Dennis Hopper Dennis Hopper, the iconoclastic Hollywood actor who died of prostate cancer last week at the age of 74, was famous for his groundbreaking, very un-mainstream ’60s movie “Easy Rider,” which he both directed and starred in. One or two things you can say: Hopper’s life was no easy ride, nor was he easy to work, live or fall in love with. Any number of mainstream Hollywood directors, ex-wives, shrinks and, no doubt, some drug dealers could attest to that. Yet Hopper was a flaming original, a balls-out rebel, whose work as an actor, and certainly as the director of “Easy Rider,” will outlive him and last. James Dean, the actor Hopper emulated and admired the most, would have been 79 now, had he not flamed out in a fatal Porsche-at-100-miles-an-hour crash at 24, after completing “Giant,” the last of only three major films, thus assuring him of not living the life of Dennis Hopper. Hopper appeared with Dean in small parts in “Giant” and “Rebel Without a Cause.” The latter, directed by another edgy sort, Nicholas Ray, was practically a nuthouse full of unconventional, rebellious and troubled young actors, sort of like a busload of Lindsay Lohans. There was the mercurial Sal Mineo, who played the suicidal outsider Plato, there was hep-cat Nick Adams, there was Natalie Wood, young and gorgeous, who became a big star but never quite grew up and died in a drowning accident in her 40s. And there was Hopper, who played a gang kid, who outlived them all. (Who would’ve thunk that one?) Not that he didn’t come close to running his life over a cliff several times. He acted in Westerns and became friends with John Wayne, who at one point saved his career. Still, always plagued by drug addiction, he was skidding down again when he and Peter Fonda, a troubled son of his famous father Henry and sister to Jane, got up enough money (half a million) and made “Easy Rider,” about a couple of low-life drug dealers on a journey through America in the counter-culture ’60s. Fonda played a cat named Captain America, Hopper a guy named Billy (as in the Kid). They get gunned down by rednecks at the end, but not before roaring across small town America and New Orleans in their own rolling thunder, hooking up with a drunken, young lawyer played by Jack Nicholson and drugging out to acid and acid music. It was a huge hit, and it made Hollywood feel stupid for doing stuff like “Doctor Doolittle.” Hopper had a gift, it was plain to see, and he encouraged other young directors like Spielberg, Coppola and Scorsese. He made a legendary movie called “The Last Movie,” which almost turned out to be prophecy, a Western in Peru in which the hero (Hopper) ends up crucified. This kind of hubris and spend-thrifting gets punished, and eventually, he landed in an asylum, skipping rehab altogether. From then on, he was legend: he played psychos, creeps, drunks (“Speed,” “Blue Velvet” and “Hoosiers”) with elan and honesty, and revived his career yet again. His looney, whispery, dangerous voice became a little like unnerving muzak, his face got craggy and he became a beloved icon. He was in the midst of the television series “Crash,” playing a Hollywood type with his usual rough irony, when he contracted prostate cancer. True to form, even in the middle of dying, Hopper was also in the middle of a nasty divorce battle from the woman who will be forever known only as the last Mrs. Hopper. But you haven’t seen the last of Hopper. Get a bunch of his best (and worst) films for a weekend, and please include “Apocolypse Now” and a John Wayne Western. Afterward, you’ll feel enlightened, hung over, in a daze, a little fuzzy. Afterward, have a boilermaker for Dennis the Menace. 'LITTLE BENNY' Harley Go-go is pure Washington, D.C. music. You better know that, because if you don’t know that, you don’t know nothing. Ask former Mayor Anthony Williams, who, being from out of town, and wearing a bow tie, appeared not to be steeped in the lore and legend of D.C.’s go-go music and musicians, and was roundly dissed for it by those who were. Now, the D.C. go-go scene lost one of its most vital and influential members with the death of Anthony Harley, 46, who was famously known by his nickname “Little Benny” as a trumpet player and singer. Harley was a member of Rare Essence, one of the top go-go bands. If Chuck Brown is generally considered the god-father of the funk that is go-go, and endless rhythmic jamming style that keeps old hearts young, then Little Benny is the guy that deserves to stand alongside him, because he kept the music when Brown, now in his 70s, went on tour. In fact, Little Benny had played with Brown right before he died. Harley was one of those classic D.C. musicians (like Buck Hill) who did other things to live, even working in electronics. He came out of Ballou High School and had a father who had a singing group, Frank Harley and the Bell Chords. Most of all, he was a D.C. man, playing D.C.’s music all the time. You can listen to go-go on a CD all you want, but you won’t get the rare essence of go-go unless you’re there. For that, there’s only memory.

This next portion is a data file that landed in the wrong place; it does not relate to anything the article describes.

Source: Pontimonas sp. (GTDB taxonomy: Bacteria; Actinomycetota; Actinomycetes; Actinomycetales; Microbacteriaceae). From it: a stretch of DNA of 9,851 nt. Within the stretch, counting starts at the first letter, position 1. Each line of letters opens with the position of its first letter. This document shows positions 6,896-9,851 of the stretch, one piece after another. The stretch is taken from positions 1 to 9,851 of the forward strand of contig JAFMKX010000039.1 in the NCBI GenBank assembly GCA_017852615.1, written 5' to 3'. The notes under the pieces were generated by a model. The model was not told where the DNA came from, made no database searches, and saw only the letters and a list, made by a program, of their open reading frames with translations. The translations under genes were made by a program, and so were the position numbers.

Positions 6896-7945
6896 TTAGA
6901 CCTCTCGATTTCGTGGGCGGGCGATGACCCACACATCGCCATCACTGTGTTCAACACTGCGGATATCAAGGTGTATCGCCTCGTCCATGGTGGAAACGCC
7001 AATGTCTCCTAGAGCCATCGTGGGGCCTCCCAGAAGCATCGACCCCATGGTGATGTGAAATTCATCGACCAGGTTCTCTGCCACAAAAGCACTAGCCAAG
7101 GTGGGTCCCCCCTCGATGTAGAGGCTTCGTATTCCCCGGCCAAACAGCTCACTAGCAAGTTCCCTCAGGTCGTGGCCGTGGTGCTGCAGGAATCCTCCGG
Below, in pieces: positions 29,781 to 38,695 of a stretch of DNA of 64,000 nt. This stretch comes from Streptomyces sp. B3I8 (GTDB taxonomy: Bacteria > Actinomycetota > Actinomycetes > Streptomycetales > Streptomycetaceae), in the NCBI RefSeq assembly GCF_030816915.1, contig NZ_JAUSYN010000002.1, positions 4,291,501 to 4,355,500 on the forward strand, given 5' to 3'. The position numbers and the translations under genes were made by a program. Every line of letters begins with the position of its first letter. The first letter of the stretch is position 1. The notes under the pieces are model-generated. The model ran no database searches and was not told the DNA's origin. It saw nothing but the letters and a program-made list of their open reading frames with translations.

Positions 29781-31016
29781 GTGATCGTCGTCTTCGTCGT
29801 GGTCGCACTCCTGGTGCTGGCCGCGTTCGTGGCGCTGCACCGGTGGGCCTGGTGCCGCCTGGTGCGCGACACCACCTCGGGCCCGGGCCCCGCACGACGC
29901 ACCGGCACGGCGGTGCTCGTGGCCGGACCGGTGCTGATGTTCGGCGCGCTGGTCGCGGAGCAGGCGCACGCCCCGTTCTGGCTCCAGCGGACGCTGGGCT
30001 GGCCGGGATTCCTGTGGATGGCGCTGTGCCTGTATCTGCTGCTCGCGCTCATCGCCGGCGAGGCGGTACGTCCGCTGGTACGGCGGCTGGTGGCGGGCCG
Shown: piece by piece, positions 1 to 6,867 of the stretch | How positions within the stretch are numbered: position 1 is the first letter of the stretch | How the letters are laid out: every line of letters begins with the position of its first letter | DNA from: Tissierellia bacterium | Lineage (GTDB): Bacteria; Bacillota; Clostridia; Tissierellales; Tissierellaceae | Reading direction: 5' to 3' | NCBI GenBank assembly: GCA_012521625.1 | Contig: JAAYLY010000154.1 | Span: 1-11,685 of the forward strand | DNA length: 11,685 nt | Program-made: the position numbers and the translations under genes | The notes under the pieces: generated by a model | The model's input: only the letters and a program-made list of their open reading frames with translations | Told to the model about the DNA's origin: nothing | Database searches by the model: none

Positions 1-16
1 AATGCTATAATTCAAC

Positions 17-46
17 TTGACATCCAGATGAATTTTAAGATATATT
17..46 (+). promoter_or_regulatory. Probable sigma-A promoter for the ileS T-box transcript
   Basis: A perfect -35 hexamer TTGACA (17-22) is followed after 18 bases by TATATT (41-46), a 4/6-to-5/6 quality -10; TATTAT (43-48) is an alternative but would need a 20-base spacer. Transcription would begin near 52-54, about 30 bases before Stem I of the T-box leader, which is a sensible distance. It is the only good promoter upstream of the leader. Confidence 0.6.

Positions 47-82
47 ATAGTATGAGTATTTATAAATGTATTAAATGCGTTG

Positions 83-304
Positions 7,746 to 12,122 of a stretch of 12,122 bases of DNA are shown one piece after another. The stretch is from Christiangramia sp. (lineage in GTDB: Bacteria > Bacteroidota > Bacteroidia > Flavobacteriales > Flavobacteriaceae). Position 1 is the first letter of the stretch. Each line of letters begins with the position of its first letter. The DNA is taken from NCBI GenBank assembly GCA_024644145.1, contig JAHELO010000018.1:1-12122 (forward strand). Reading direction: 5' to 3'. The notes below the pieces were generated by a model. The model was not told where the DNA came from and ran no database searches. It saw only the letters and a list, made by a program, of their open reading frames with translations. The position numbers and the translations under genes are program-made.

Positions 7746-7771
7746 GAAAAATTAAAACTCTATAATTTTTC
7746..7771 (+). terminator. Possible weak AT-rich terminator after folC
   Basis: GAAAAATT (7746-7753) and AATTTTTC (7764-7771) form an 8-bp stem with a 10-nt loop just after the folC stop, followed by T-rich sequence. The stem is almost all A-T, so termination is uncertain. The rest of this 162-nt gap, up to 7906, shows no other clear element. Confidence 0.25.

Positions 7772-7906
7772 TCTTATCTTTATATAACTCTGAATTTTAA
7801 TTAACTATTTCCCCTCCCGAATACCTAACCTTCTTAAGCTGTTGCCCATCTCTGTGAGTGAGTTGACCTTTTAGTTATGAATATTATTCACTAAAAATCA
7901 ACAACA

Georgetown Observer, December 15, 2010